Sir Basil Clarke really did lead a truly “extraordinary” and indeed controversial life. Credited with being the first ever professional public relations officer, he made his name as a reporter in the First World War.
Born in Altrincham and educated at Manchester Grammar School, before heading to Oxford University, he entered journalism when he was hired by the Manchester Guardian’s editor, CP Scott.
Three years later he was poached by the Daily Mail, given the impressive title of “special commissioner for the North of England.”
When war broke out in 1914, he headed to France, defying a ban on reporters and living as an “outlaw” in Dunkirk. Eventually he was forced to leave, one of only 2 remaining journalists on the front line.
He would return though to report on the Battle of the Somme, writing for the Press Association and Reuters. This caused a global scandal as he accused the Government of “feeding the Germans” because he said it was failing to properly enforce its naval blockade.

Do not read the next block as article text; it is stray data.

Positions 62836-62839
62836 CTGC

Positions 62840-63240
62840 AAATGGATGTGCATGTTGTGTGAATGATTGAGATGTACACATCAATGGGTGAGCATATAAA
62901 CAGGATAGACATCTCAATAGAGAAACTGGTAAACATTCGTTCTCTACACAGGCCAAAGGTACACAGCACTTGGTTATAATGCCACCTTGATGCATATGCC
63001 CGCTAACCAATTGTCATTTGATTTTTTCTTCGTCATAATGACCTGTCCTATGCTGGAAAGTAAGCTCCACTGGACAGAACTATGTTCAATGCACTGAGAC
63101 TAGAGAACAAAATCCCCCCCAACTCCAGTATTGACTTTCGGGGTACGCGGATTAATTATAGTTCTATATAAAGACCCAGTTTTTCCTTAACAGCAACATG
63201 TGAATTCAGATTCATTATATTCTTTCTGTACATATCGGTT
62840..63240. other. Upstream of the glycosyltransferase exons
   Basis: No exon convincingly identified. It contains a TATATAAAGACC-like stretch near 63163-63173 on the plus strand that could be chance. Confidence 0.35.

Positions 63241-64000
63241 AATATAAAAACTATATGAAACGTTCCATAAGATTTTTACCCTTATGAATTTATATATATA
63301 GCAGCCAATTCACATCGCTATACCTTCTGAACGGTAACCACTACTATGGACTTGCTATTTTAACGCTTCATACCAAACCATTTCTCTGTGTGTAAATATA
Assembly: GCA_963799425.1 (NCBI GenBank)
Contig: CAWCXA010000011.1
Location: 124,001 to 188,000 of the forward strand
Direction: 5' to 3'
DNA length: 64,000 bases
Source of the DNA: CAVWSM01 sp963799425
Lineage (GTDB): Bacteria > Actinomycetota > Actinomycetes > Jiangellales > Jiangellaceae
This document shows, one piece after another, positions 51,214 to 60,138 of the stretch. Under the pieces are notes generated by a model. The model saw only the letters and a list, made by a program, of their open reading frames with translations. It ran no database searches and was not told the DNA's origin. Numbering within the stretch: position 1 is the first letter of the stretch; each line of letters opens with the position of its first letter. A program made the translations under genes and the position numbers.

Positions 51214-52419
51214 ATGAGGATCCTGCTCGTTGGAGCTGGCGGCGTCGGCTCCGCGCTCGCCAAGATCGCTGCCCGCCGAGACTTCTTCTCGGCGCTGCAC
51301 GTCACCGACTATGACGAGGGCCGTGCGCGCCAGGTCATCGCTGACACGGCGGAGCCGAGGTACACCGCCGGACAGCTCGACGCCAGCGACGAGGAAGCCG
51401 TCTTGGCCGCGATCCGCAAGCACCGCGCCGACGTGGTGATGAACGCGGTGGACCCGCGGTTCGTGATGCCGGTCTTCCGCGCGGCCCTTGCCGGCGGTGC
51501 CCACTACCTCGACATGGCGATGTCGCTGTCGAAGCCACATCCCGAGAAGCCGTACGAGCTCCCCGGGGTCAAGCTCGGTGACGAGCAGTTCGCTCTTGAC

In 1917, he became the UK’s first public relations officer, joining the Government as director of special intelligence at the Ministry of Reconstruction. After a short stint as editor of the Sheffield Independent, he’d return to the civil service as director of public information at the Ministry of Health and later headed the Government’s Public Information Department, giving twice daily press briefings at Dublin Castle.
These later roles remain controversial to this day, leading British propaganda during the Irish War of Independence and the official response he wrote following the first Bloody Sunday in 1920. Recent research revealed that “spin” put out by Clarke’s department accounted for several British papers running what were later found to be fictitious “official lines.”
In 1924 he established the country’s first public relations agency, Editorial Services, which by the end of the decade had more than 60 staff. He also wrote the first code of ethics for PR.
The author is Richard Evans, a former reporter at the Hull Daily Mail, who now runs the Diabetes UK press office.